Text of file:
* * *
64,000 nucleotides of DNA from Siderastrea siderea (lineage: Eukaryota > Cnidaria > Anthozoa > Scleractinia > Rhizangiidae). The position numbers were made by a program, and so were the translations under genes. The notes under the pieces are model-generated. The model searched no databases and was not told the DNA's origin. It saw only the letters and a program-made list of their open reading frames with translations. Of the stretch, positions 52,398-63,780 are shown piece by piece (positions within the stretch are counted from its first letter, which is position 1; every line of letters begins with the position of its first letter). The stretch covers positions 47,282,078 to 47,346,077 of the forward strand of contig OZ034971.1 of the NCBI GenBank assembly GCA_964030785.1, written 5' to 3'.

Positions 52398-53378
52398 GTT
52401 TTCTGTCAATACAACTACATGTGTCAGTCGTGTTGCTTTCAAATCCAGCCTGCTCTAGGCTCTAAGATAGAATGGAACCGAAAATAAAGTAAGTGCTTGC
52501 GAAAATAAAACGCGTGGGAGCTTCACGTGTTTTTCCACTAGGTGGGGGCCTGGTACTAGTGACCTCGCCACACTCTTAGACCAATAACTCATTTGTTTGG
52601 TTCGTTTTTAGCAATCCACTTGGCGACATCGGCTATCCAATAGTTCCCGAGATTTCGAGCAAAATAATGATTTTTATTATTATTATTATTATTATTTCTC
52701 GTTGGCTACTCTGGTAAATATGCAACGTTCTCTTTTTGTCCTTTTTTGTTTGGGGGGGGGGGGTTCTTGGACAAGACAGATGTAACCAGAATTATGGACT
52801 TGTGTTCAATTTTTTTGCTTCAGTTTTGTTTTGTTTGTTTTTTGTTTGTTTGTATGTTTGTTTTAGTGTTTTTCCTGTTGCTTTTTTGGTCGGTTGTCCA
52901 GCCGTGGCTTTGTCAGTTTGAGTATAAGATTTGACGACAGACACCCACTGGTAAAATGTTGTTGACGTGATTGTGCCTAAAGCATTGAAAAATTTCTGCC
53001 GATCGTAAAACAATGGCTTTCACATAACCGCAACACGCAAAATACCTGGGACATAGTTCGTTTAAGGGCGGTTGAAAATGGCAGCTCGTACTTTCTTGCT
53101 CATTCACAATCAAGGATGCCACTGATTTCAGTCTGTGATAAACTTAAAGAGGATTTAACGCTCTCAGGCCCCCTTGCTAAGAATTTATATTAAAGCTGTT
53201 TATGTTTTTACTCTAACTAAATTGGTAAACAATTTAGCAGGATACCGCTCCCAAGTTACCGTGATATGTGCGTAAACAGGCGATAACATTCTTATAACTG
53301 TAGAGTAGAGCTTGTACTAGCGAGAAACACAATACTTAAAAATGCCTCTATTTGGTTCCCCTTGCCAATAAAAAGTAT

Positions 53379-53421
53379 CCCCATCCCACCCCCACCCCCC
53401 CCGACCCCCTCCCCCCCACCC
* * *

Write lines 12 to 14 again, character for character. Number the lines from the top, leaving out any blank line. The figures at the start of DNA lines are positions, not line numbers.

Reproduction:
53201 TATGTTTTTACTCTAACTAAATTGGTAAACAATTTAGCAGGATACCGCTCCCAAGTTACCGTGATATGTGCGTAAACAGGCGATAACATTCTTATAACTG
53301 TAGAGTAGAGCTTGTACTAGCGAGAAACACAATACTTAAAAATGCCTCTATTTGGTTCCCCTTGCCAATAAAAAGTAT

Positions 53379-53421